(F) How to Better Read Earnings Reports

Earnings season will soon be upon us again. What the market will be looking for are those companies that come in with higher-than-expected earnings to reward, and for those firms that disappoint to punish.

However, there will be cases where one company beats by a small amount, say $0.05 or 2.5%, and there is a big jump in the price of a stock in reaction, but on the same day there might be another firm that beats by $0.10 or 10%, and it is treated as a relative non-event by the market. Why is that?

Well, too much of the emphasis will be one-dimensional — by what percentage or dollar amount did the actual result come in above or below the estimate? The significance of a percentage beat also varies greatly by the level of the estimate and actual. Beating by $0.02 is a much bigger deal if the consensus was looking for $0.05 than if it was looking for $5.00.

However, I would be (all else being equal) much more impressed by a company that beat by 40% if the expectation was for $5.00 and the actual was $7.00 than if the expectation were $0.05 and the actual was $0.07. While without a doubt, the size of the beat — both in dollar terms and in percentage terms — are an important metrics, it is not the only one you should be concerned about. Remember that the consensus estimate is an average (mean) of all the estimates out there. Two companies could each have say 10 estimates and a consensus estimate of $1.00.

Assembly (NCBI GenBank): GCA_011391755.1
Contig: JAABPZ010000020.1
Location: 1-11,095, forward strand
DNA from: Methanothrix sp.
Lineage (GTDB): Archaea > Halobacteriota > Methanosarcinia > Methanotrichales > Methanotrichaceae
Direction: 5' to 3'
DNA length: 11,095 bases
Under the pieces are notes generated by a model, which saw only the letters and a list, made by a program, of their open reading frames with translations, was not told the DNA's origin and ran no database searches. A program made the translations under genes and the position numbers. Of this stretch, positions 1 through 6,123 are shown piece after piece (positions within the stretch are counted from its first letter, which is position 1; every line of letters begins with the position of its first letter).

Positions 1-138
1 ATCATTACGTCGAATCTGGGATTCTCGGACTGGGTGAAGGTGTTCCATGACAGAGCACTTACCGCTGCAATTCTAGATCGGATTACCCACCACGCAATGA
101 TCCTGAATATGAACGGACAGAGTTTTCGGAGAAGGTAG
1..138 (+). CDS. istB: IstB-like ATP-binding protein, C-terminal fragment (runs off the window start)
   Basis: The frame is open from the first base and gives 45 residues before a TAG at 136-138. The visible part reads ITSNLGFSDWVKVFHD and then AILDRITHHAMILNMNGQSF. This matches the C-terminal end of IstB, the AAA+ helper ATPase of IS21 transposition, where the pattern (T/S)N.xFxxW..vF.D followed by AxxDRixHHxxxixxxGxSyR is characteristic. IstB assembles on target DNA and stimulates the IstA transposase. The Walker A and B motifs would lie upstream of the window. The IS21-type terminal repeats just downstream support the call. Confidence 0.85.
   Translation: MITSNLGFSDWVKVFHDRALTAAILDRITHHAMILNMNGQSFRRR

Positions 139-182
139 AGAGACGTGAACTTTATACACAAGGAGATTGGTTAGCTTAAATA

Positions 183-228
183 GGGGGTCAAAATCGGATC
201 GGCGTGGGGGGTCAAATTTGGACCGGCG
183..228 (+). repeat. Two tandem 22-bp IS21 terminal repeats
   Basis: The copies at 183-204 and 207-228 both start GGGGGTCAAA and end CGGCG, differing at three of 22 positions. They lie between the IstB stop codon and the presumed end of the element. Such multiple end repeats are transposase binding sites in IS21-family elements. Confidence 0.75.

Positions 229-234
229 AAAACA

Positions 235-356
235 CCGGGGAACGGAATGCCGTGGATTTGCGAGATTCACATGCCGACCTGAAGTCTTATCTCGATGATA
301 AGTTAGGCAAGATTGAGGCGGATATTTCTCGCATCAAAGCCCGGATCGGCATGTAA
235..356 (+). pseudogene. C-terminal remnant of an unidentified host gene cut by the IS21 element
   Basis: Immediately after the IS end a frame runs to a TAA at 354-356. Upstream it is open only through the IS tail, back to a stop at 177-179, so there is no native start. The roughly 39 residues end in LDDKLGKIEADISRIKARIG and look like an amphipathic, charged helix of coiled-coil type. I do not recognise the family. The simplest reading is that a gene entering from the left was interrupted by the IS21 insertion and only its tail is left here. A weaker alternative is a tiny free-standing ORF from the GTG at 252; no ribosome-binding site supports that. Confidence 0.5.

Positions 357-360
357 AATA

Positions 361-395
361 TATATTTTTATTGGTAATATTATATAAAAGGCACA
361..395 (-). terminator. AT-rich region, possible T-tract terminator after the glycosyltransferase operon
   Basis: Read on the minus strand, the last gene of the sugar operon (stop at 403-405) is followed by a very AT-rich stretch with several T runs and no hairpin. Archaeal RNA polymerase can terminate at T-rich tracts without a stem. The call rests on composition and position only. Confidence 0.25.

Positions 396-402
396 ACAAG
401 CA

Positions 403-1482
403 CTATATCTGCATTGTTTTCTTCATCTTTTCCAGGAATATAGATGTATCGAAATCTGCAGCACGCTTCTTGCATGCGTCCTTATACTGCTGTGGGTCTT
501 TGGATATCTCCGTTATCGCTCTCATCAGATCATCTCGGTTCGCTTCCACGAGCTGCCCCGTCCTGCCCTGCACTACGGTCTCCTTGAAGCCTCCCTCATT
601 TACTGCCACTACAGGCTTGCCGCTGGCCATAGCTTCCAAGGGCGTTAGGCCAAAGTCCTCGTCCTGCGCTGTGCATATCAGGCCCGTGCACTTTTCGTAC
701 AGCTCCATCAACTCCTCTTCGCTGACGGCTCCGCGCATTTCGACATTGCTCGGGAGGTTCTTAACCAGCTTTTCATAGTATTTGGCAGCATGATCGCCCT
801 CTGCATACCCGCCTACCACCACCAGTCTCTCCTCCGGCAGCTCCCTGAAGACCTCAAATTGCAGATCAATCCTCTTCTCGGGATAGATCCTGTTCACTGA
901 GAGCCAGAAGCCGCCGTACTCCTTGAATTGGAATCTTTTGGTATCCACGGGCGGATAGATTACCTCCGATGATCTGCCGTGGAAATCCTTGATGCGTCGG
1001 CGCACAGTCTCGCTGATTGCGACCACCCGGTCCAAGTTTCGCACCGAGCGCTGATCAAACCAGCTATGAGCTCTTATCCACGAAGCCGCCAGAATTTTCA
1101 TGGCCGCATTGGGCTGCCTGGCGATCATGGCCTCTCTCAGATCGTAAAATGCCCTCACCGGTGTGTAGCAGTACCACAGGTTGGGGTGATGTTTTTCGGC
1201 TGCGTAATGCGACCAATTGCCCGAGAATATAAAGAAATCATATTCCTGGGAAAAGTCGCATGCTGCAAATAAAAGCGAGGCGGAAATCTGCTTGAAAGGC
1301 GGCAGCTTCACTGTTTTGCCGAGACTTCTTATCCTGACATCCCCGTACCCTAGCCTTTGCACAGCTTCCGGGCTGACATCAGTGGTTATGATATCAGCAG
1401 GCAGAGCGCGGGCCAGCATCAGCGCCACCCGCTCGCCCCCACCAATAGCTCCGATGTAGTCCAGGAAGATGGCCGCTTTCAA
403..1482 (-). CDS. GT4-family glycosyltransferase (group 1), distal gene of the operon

How the Actuals Reflect the Estimates

The estimate profiles might be very different. Let us suppose that in one case, those 10 estimates range between $0.98 and $1.02. In another case the estimates range between $0.50 and $1.50. Now let us suppose that both companies report earnings of $1.05 (and we will also suppose that there were no other significant differences in the quality of earnings or one having whisper numbers that were significantly different from the “official” consensus expectations). Which company do you think would likely have the bigger reaction in the market? The one with the tighter consensus.

The posting of $1.05 would represent substantial new information about the prospects for the company. The results would have been well above what the most optimistic analyst had been looking for. For the second company, that same $0.05 and 5% beat would be essentially a non-event. It will not really force the analyst who was expecting $1.50 to become more optimistic. The analysts at the low end might be inclined to move up a bit, but the beat would most likely be considered almost random noise.